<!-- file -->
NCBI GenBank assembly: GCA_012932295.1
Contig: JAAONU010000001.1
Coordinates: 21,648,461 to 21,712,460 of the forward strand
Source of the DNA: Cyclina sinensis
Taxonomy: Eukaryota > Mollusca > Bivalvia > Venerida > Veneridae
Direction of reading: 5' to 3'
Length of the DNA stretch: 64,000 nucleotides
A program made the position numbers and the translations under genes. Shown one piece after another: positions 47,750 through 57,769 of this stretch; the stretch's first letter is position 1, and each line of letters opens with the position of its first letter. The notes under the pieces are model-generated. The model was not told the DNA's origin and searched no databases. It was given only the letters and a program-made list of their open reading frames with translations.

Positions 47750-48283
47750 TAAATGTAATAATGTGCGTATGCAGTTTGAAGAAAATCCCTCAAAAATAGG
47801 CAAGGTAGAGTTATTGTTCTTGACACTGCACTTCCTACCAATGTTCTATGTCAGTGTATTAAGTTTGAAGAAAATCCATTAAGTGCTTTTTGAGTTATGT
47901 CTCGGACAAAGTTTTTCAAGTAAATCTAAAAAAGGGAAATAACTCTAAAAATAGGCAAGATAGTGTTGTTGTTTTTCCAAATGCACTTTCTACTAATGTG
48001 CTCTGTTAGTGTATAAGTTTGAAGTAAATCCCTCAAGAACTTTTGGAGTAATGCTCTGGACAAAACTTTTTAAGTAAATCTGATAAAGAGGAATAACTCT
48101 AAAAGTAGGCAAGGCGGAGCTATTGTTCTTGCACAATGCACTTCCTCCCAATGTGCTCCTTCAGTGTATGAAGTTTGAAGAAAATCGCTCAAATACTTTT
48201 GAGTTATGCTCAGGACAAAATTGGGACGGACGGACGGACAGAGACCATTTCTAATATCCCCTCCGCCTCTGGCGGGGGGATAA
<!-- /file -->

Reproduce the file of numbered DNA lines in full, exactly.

NCBI GenBank assembly: GCA_012932295.1
Contig: JAAONU010000001.1
Coordinates: 21,648,461 to 21,712,460 of the forward strand
Source of the DNA: Cyclina sinensis
Taxonomy: Eukaryota > Mollusca > Bivalvia > Venerida > Veneridae
Direction of reading: 5' to 3'
Length of the DNA stretch: 64,000 nucleotides
A program made the position numbers and the translations under genes. Shown one piece after another: positions 47,750 through 57,769 of this stretch; the stretch's first letter is position 1, and each line of letters opens with the position of its first letter. The notes under the pieces are model-generated. The model was not told the DNA's origin and searched no databases. It was given only the letters and a program-made list of their open reading frames with translations.

Positions 47750-48283
47750 TAAATGTAATAATGTGCGTATGCAGTTTGAAGAAAATCCCTCAAAAATAGG
47801 CAAGGTAGAGTTATTGTTCTTGACACTGCACTTCCTACCAATGTTCTATGTCAGTGTATTAAGTTTGAAGAAAATCCATTAAGTGCTTTTTGAGTTATGT
47901 CTCGGACAAAGTTTTTCAAGTAAATCTAAAAAAGGGAAATAACTCTAAAAATAGGCAAGATAGTGTTGTTGTTTTTCCAAATGCACTTTCTACTAATGTG
48001 CTCTGTTAGTGTATAAGTTTGAAGTAAATCCCTCAAGAACTTTTGGAGTAATGCTCTGGACAAAACTTTTTAAGTAAATCTGATAAAGAGGAATAACTCT
48101 AAAAGTAGGCAAGGCGGAGCTATTGTTCTTGCACAATGCACTTCCTCCCAATGTGCTCCTTCAGTGTATGAAGTTTGAAGAAAATCGCTCAAATACTTTT
48201 GAGTTATGCTCAGGACAAAATTGGGACGGACGGACGGACAGAGACCATTTCTAATATCCCCTCCGCCTCTGGCGGGGGGATAA